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Marion County Health Department inspecting hundreds of pools this summer to prevent illness

Since 2015, at least 208 illnesses associated with public pools, hot tubs and water playgrounds were reported to the CDC.

INDIANAPOLIS — Each year, the Centers for Disease Control and Prevention sees serious health and safety violations associated with public pools, hot tubs and water playgrounds.

Since 2015, at least 208 outbreaks were reported to the CDC. That's at least 3,646 cases of illness, 286 hospitalizations and 13 deaths. 

The illnesses included a gastrointestinal illness; Legionella, which causes Legionnaires' disease; severe pneumonia; and Pontiac fever, a milder illness with flu-like symptoms.

The Marion County Public Health Department said it's difficult to measure, unless reported to them by a doctor, which happens a handful of times.

However, inspectors are busy, working to prevent any illness. 

The MCPHD inspects more than 900 private and public pools year-round.

“We do close pools daily, unfortunately. It is not common, but it is about 10% of the time," said pool specialist Michael Furnas, who tests pH levels and disinfectant concentration, like chlorine and bromine. "So, every day, unfortunately, I have to close about one pool in the county or issue an emergency notice, a violation which is a warning where we allow them to self-close and fix the issues. Then, we recheck in the following days."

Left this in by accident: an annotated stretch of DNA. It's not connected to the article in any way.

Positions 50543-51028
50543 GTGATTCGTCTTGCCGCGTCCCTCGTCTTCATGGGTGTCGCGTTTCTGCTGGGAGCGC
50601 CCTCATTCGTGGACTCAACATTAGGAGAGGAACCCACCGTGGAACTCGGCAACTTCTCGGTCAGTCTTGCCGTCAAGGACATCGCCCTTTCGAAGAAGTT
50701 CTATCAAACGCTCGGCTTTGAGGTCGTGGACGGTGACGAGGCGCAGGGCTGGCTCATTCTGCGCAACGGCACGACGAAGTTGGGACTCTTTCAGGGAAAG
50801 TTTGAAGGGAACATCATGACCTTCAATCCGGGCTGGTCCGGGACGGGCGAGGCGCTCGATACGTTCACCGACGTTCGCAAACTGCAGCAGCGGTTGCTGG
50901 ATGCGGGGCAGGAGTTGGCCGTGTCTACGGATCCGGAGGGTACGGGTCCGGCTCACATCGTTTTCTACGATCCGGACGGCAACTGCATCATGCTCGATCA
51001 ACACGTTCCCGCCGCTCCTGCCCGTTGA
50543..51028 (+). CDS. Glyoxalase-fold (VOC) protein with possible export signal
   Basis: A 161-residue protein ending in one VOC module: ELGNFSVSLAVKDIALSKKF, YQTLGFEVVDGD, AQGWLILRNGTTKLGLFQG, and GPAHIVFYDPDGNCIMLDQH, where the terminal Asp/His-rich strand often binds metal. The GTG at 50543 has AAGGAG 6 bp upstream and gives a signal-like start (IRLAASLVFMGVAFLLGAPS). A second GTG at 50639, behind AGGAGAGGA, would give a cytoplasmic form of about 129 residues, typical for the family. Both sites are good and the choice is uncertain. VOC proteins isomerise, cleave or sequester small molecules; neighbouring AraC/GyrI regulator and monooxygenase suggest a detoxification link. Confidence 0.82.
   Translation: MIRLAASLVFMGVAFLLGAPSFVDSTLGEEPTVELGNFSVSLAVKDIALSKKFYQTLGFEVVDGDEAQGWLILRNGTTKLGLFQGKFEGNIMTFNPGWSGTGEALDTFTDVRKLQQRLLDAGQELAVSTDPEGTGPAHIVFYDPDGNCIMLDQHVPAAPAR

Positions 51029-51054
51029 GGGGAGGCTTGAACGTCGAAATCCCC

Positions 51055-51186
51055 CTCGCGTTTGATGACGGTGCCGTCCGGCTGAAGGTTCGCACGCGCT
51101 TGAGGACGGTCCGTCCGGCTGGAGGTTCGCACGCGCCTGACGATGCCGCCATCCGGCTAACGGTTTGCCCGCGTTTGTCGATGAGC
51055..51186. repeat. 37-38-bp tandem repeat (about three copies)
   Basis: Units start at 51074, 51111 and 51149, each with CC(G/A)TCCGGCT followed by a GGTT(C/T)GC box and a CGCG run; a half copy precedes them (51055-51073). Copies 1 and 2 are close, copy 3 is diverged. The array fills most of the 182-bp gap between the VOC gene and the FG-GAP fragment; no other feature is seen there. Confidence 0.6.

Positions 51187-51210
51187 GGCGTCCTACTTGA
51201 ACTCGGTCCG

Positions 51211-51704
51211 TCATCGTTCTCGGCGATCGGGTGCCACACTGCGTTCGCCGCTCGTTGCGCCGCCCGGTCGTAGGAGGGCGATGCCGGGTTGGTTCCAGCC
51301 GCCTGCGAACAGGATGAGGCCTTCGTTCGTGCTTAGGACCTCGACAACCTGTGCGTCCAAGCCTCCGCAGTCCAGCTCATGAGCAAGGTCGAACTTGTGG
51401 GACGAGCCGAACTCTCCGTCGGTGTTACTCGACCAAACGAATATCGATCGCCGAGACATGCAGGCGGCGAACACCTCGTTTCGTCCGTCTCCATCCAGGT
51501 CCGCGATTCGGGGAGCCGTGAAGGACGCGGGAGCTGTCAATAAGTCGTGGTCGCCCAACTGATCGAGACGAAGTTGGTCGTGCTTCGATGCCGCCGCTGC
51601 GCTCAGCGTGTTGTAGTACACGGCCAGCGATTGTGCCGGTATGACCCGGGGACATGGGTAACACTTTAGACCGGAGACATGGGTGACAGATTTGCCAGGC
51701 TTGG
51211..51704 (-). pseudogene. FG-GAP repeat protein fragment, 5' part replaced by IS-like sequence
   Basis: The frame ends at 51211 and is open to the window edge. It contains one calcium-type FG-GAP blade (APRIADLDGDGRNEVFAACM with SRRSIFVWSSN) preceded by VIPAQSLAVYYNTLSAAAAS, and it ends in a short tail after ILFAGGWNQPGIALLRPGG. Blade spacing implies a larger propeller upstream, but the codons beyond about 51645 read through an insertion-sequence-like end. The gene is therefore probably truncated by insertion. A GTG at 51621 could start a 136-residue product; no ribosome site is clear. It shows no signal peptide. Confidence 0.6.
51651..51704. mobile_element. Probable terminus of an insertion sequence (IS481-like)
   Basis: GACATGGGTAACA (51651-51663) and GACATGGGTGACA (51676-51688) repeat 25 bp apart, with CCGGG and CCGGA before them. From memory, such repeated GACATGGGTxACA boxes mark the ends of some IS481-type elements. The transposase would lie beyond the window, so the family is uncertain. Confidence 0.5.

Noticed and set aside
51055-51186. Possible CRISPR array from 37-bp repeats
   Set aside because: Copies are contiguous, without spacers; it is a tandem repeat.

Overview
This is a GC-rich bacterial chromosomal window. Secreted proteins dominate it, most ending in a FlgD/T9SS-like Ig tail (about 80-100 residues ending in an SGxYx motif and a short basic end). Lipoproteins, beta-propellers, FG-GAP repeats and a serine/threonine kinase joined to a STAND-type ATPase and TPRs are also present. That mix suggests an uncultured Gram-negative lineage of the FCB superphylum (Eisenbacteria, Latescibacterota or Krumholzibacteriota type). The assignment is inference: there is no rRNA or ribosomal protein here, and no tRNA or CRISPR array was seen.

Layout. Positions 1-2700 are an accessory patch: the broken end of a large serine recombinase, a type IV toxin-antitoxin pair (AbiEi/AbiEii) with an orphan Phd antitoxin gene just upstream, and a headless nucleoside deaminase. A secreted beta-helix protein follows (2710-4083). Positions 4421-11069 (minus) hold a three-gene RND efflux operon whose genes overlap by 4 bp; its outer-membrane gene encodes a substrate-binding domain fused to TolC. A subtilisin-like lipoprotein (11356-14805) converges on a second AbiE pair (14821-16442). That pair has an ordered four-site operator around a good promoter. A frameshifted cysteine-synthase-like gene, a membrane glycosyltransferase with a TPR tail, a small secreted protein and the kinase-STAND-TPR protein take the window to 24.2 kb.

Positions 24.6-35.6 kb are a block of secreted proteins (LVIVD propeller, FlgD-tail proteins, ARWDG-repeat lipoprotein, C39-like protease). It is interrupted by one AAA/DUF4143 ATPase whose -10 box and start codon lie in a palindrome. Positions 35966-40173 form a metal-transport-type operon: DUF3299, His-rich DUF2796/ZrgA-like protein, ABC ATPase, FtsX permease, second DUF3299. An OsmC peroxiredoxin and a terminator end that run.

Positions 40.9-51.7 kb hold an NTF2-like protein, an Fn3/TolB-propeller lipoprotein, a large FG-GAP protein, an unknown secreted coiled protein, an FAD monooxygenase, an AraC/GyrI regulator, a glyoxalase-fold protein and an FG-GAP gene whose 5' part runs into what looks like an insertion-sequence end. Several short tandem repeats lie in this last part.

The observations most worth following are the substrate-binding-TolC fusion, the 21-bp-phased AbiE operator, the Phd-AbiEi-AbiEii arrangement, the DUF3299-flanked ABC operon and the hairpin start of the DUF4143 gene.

Credit: WTHR
Pool specialist Michael Furnas tests pH levels and disinfectant concentration, like chlorine and bromine.

Typically, the pools close for about 24 hours. 

Often, it's an easy fix, like not enough - or too much chlorine, which can lead to skin irritation or eye-burning, even bleaching swimsuits or hair.

When the water is too cloudy, Furnas said it typically means something isn't working the way it should. It can also be dangerous if you can't see the bottom of the pool. 

The health department also requires a weekly bacteria test to be reported.

Furnas said you can probably spot some simple things, like the quality of the water and if the pool deck looks clean at your pool or on vacation. 

“Checking to make sure the safety equipment looks good, the water looks clear, basic things like that, because that can indicate if they are taking care of those things, they are most likely also maintaining their water well," Furnas said. "So, I would be happy to get into a pool or hot tub on a vacation."

If you notice a red flag, report it to the local health department so they can investigate.

The number people can call about public pool concerns is 317-221-2270. The health department inspects public and semi-private pools, such as neighborhoods/HOAs – those that require a license. They do not inspect private pools, such as those at a residence.

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